Three New Ways To Show Brands You Care

New Show Brands You Care

Over the years, I have written a few articles about showing brands that you care. Caring is a simple ingredient that can lead to extraordinary, long-lasting relationships. There are countless ways to show brands you care, but here are three new ways I’ve observed in the last few months that I think all creators should consider. 

Negotiate Standard Terms and Stick To Them: 

Contract negotiations are never fun, but they are important for outlining the terms of a partnership. Without exception, every sponsorship you enter should have a contract. However, that doesn’t mean you need to negotiate new contract terms after every piece of content. Instead, tell a brand up front I would like to negotiate the first contract with you, and in turn, this contract can serve as the template we use for all future sponsored integrations. That way, you have created a clear vision for how you plan to engage with one another, and you are signaling to the brand that while this first round of contract edits may take some time, you are setting up the partnership for long-term success. The key here is sticking to your word. When future contracts are written, be sure to only ask for revisions that are vitally important to the success and safety of both parties.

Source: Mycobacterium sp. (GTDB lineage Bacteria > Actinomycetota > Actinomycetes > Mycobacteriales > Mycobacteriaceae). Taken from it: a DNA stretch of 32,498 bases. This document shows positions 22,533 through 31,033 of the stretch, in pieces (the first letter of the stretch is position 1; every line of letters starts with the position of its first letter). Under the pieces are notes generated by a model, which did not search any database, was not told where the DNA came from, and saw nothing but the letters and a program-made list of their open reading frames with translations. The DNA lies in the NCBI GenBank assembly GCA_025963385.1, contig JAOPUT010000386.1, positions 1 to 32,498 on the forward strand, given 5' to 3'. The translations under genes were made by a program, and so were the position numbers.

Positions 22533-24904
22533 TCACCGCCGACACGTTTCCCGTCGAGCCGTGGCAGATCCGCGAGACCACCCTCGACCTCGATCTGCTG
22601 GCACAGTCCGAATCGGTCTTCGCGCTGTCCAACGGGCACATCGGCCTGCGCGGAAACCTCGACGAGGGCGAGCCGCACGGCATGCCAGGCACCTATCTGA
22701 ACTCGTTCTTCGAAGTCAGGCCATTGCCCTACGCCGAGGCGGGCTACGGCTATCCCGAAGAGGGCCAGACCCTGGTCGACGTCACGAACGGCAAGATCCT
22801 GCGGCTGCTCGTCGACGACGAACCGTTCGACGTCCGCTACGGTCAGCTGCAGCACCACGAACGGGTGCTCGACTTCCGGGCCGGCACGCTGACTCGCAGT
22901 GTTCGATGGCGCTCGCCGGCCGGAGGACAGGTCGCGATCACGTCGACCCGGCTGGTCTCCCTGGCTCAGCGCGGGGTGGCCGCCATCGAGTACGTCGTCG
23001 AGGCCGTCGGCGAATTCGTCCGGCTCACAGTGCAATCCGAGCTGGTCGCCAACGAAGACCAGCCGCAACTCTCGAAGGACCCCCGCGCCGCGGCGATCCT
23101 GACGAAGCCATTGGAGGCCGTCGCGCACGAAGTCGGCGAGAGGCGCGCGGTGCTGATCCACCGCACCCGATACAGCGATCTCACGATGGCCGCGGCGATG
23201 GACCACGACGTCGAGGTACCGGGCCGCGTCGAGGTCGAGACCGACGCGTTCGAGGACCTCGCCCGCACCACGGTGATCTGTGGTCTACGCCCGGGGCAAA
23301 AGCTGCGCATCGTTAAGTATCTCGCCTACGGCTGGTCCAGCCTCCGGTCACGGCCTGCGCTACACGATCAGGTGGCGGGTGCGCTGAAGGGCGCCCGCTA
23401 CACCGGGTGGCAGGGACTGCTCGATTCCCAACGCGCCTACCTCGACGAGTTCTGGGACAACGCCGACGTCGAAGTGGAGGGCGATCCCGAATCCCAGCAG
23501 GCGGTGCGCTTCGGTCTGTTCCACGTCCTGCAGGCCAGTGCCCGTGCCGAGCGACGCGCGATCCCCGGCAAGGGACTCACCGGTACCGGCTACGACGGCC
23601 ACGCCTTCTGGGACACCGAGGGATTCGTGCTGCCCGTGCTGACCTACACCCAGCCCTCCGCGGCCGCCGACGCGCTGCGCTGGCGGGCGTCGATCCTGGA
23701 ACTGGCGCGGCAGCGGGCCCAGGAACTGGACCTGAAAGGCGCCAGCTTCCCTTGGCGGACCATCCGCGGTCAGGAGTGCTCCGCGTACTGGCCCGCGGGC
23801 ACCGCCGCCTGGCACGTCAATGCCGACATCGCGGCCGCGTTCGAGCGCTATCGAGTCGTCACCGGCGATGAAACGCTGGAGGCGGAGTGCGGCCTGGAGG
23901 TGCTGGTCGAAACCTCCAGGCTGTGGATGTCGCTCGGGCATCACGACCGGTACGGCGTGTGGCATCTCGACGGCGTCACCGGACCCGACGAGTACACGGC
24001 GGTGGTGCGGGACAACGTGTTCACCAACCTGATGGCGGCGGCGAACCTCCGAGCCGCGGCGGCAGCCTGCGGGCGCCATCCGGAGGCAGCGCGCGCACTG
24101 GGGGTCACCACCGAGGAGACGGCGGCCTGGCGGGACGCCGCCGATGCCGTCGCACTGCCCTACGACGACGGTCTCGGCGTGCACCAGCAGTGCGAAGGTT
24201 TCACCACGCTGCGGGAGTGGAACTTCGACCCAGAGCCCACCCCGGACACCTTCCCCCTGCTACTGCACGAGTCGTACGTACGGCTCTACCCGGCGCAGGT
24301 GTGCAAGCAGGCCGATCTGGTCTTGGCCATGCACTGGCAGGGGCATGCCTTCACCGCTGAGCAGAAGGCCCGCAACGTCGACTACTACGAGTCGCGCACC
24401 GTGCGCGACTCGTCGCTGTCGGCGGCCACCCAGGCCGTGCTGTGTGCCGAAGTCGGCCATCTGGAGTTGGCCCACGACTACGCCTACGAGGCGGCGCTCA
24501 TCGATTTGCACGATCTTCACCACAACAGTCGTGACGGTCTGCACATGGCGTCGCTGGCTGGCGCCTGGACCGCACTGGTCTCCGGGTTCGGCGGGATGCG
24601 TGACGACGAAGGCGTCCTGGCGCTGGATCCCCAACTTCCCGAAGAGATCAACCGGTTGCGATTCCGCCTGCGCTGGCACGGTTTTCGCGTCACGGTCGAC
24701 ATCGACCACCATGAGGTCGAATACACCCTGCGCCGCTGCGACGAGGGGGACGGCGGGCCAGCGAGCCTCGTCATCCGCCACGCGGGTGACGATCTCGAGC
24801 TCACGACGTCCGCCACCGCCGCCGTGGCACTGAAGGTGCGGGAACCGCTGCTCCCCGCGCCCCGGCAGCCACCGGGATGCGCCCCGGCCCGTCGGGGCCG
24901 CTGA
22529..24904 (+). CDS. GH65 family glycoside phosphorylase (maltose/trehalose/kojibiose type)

Get On A Zoom Call To Learn The Brand / Product: 

There are many benefits to entering into a Zoom call with a brand before creating content. This gives you time to ask important questions about the product, what makes a great ad read, how they measure success, etc. Secondly, it gives brands confidence that you will deliver on your promise of a great ad integration. Through that confidence, brands will likely be willing to pay you more, so the return on investment of a short video call can be high. The key is showing up on time, being professional, asking thoughtful questions, and conveying that you care. 

Send a Script Before Filming

Edits and reshoots are not fun for creators or brands. It may feel like a brand is overbearing with its edit requests, but that can be avoided if you write a script and send it in for approval before filming. One important tip, make sure all of your communication around the script is documented in writing. If you cover a script with a brand over the phone, a lot can be lost, and there can be confusion come content creation time. Instead, get the script and any edits in writing to ensure you can point back to any direction from the brand if post-production edit requests are made. It will save both parties a ton of time!

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